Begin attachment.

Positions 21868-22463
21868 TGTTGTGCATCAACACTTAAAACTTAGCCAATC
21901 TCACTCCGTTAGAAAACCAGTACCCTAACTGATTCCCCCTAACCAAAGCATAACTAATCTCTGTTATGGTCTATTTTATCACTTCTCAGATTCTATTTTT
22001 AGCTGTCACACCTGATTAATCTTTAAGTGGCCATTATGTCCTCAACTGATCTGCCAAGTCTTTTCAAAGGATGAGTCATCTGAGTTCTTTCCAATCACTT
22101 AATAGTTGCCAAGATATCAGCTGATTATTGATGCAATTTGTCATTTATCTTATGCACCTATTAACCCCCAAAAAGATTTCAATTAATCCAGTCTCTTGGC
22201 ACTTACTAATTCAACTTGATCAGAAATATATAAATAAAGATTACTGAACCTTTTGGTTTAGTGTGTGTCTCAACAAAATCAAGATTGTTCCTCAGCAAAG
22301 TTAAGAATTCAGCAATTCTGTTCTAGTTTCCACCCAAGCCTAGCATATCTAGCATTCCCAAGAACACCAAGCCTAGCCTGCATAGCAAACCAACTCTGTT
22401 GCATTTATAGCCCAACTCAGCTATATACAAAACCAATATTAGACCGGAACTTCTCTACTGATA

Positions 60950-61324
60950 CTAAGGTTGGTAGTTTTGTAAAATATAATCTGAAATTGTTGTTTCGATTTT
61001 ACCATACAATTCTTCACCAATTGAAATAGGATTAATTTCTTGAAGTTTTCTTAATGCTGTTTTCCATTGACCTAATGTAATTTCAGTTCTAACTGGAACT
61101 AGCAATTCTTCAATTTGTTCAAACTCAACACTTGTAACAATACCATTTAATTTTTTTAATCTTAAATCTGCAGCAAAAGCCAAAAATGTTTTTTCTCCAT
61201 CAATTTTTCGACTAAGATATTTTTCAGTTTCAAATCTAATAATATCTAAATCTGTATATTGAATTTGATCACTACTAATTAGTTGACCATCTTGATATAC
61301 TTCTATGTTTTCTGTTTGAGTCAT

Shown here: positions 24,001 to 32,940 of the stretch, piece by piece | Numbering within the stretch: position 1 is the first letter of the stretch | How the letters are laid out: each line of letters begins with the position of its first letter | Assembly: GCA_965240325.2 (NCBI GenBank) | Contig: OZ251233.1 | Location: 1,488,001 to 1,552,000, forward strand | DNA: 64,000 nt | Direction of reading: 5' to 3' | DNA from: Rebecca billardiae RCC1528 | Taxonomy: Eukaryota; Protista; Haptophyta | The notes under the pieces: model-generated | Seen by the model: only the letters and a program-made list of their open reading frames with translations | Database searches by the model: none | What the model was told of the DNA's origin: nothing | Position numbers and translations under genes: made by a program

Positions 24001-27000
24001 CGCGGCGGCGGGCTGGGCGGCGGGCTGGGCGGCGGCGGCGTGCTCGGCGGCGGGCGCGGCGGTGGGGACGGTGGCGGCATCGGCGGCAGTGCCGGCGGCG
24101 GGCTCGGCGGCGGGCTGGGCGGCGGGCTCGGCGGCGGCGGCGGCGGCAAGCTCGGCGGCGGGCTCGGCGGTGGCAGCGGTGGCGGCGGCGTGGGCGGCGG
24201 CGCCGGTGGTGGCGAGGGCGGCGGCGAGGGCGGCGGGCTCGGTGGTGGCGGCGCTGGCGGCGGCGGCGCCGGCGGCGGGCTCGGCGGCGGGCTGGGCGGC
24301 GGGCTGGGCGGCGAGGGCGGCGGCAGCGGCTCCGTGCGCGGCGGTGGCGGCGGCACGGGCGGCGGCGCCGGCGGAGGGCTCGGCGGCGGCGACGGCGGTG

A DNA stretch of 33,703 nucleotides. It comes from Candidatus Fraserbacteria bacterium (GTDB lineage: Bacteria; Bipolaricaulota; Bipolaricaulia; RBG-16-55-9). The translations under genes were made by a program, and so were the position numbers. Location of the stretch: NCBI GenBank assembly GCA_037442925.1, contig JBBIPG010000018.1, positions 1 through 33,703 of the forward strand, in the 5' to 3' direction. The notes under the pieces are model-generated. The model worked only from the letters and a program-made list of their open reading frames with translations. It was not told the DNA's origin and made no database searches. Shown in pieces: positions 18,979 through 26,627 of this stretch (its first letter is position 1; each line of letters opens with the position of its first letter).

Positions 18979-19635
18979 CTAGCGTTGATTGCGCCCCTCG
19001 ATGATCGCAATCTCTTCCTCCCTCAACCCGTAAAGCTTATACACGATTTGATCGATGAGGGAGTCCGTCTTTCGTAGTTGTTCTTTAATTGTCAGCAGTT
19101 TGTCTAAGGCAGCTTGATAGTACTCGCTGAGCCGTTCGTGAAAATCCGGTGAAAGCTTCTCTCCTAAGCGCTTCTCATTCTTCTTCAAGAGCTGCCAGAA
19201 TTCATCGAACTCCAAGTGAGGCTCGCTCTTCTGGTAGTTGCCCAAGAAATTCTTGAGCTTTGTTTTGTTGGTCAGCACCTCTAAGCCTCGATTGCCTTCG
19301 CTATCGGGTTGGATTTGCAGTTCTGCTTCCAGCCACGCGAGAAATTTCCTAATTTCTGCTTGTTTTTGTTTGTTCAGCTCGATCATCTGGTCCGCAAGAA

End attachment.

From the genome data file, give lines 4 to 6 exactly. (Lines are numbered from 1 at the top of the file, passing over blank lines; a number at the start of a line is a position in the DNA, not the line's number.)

22001 AGCTGTCACACCTGATTAATCTTTAAGTGGCCATTATGTCCTCAACTGATCTGCCAAGTCTTTTCAAAGGATGAGTCATCTGAGTTCTTTCCAATCACTT
22101 AATAGTTGCCAAGATATCAGCTGATTATTGATGCAATTTGTCATTTATCTTATGCACCTATTAACCCCCAAAAAGATTTCAATTAATCCAGTCTCTTGGC
22201 ACTTACTAATTCAACTTGATCAGAAATATATAAATAAAGATTACTGAACCTTTTGGTTTAGTGTGTGTCTCAACAAAATCAAGATTGTTCCTCAGCAAAG